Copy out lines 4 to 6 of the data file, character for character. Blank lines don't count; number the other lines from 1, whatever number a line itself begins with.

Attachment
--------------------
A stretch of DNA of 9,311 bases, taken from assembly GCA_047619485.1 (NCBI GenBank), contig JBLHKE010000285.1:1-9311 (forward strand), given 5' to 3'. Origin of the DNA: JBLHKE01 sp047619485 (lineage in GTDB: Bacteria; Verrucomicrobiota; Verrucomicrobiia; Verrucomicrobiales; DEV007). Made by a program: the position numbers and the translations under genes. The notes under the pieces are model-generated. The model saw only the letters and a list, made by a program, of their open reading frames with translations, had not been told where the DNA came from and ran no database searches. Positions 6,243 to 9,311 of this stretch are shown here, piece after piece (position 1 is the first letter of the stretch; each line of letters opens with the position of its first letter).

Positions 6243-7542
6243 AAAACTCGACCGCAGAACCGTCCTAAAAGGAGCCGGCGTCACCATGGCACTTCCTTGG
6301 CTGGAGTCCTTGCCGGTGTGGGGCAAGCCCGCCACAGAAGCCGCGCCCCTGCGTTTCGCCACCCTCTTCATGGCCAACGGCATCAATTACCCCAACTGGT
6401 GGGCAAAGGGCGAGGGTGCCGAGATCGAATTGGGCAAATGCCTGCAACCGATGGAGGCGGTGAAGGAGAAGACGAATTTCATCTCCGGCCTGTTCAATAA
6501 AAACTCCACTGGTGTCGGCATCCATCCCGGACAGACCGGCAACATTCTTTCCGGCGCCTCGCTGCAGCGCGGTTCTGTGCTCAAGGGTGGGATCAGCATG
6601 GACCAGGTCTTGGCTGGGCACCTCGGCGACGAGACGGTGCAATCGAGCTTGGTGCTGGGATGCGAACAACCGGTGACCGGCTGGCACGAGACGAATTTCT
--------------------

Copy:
6301 CTGGAGTCCTTGCCGGTGTGGGGCAAGCCCGCCACAGAAGCCGCGCCCCTGCGTTTCGCCACCCTCTTCATGGCCAACGGCATCAATTACCCCAACTGGT
6401 GGGCAAAGGGCGAGGGTGCCGAGATCGAATTGGGCAAATGCCTGCAACCGATGGAGGCGGTGAAGGAGAAGACGAATTTCATCTCCGGCCTGTTCAATAA
6501 AAACTCCACTGGTGTCGGCATCCATCCCGGACAGACCGGCAACATTCTTTCCGGCGCCTCGCTGCAGCGCGGTTCTGTGCTCAAGGGTGGGATCAGCATG